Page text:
Retiring Wealthy On An Average Salary: The Story Of The Altruistic Educator

Last week I published the first post in a series I’m calling “Retiring Wealthy On An Average Salary”. The series is intended to give us a brief glimpse into the lives of some average people who made average salaries, but still managed to retire with a net worth that we would say makes them wealthy. My intention in writing the series is to help people realize, you don’t have to be a celebrity or a doctor in order to retire comfortably. Instead, you just have to work hard, have a plan, and save and invest diligently.

Last in this series, we told the “Story Of The Thrifty Engineer“. This week I want to talk about the story of a thrifty teacher who was able to save a fortune on a teacher’s salary, and later give it all away to help others.

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The Story Of The Altruistic Educator

Edna Diehl, was a Davison, Michigan woman who spent almost 3 decades as a teacher and counselor at the city’s high school.  She was known to be a serious educator that didn’t take any nonsense from her students.  She pressed them to succeed and do well in whatever careers they pursued.  Former students have also stated that she had a soft side, and showed how she cared deeply for them and wanted them all to do well in their lives.

Edna and her husband (who had no children) were also careful with their income, and made sure to save and invest their money regularly over the years. The result was that they had amassed a fortune of well over a million dollars by retirement.

Instead of spending all of that money as some might have done, Edna decided that once she passed her fortune would be used to fund college scholarships for the district she had taught in.

DAVISON, Mich. — A woman who spent 29 years as a teacher and counselor at the city high school has left $1.3 million to the school district.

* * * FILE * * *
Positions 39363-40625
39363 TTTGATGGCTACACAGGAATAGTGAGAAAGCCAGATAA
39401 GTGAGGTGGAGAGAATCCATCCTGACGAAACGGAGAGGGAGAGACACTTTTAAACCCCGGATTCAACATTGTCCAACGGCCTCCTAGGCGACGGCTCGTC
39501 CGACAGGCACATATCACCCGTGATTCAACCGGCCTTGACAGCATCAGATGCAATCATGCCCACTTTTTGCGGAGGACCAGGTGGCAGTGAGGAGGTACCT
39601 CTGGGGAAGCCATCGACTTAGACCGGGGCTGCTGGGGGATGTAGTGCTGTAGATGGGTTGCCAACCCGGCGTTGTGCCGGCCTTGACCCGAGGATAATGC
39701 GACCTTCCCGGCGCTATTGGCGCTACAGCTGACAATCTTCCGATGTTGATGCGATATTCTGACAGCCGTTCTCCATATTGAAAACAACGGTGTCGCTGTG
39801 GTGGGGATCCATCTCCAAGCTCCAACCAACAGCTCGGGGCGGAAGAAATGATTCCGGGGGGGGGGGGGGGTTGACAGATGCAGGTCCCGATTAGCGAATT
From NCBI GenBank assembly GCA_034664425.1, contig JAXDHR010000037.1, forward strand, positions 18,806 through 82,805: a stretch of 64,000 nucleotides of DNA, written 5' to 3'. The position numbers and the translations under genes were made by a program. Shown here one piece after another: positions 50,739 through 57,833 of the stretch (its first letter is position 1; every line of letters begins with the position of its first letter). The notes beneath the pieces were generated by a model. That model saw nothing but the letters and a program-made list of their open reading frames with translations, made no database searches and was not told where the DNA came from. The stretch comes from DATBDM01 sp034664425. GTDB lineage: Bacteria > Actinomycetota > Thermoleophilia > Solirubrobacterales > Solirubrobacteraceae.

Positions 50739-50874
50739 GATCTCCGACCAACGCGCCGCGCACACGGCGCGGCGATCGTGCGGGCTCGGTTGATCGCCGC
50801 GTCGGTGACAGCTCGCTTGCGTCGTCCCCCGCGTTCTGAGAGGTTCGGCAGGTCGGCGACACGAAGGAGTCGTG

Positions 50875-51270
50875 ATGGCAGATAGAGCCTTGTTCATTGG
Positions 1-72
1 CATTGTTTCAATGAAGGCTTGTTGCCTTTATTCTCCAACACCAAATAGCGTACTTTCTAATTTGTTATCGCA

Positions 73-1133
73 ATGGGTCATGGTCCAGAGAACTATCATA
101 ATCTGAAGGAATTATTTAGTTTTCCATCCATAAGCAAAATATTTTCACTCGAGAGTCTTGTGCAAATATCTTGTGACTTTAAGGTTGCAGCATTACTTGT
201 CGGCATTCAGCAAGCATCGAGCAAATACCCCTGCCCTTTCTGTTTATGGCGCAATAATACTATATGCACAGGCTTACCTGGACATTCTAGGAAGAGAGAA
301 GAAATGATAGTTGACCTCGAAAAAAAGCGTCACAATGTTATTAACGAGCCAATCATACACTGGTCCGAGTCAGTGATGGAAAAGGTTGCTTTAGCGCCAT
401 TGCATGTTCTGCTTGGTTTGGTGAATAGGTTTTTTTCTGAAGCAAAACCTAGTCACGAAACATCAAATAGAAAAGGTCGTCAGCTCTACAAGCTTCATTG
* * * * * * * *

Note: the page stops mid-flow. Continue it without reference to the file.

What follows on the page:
Edna Diehl died in July at 88. The Davison Educational Foundation will hold the money in trust, with the interest to be used to fund scholarships.

The district expects the interest will generate about $60,000 a year, paying for two years’ worth of college for five students every year, said Kevin Leffler, a school board member and foundation president.

Diehl and her husband, Ben, who died in 1997, had no children.

She was known as a serious, sometimes even strict, teacher at Davison High School. Former students said she cared deeply and wanted them to succeed in life.

“She was pretty serious most of the time. But she could also be fun outside of school,” Connie Olejniczak, a student during the mid-1960s, told the Flint Journal.

Diehl was known for her ability to raise money for student trips, colleagues said.

“I remember her having to count money all the time,” said Dick DeLoge, a retired teacher who worked with her for about five years.

Davison is 50 miles north of Detroit.

I’m sure it must have been a wonderful feeling for Edna to be able to give such a wonderful gift to the students of her district as she did. Being able to give $60,000 a year in scholarships is no small feat, and her hard work and forethought will mean a college education for many hard working students in her district.

How Can Even A Teacher Become Wealthy?

So how does someone become wealthy on a teacher’s salary?  Education experts Mark C. Schug and William C. Wood offer their advice to teachers in an article on Their 3 rules for teachers:

  • Start Early:  When you start saving early you have the benefit of having more time to enjoy the wonders of compound interest.
  • Buy And Hold:  Spend less than you earn, and don’t go into debt.   Save your money, and purchase investments, and then don’t touch them.  If you withdraw your money you short circuit the gains you might have made due starting early and the wonders of compound interest.
  • Diversify:  Don’t put all your eggs in one basket, in other words, don’t have all your money invested in one – or only a few stocks.  Instead diversify your holdings via low cost mutual funds.

They say that since teacher salaries start lower than some other professions, it is doubly important that they start earlier than others.  I think their advice would be applicable to most of us, however, not just teachers.  Start early, invest regularly and make sure you are diversified.

What do you think?  Does the example of the altruistic teacher give you hope that you could do the same?  Do you think it’s possible to become wealthy on an average salary? Tell us your thoughts in the comments.

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I’m a thirty-something Christian Midwestern father of one son, and have been happily married for 9 years to my beautiful wife. I love playing tennis, shooting hoops, or taking part in the occasional flag football game. Of course, I love writing and financial topics as well, and that's how this site came into being! Check me out on Google +!

Last Edited: 18th October 2010


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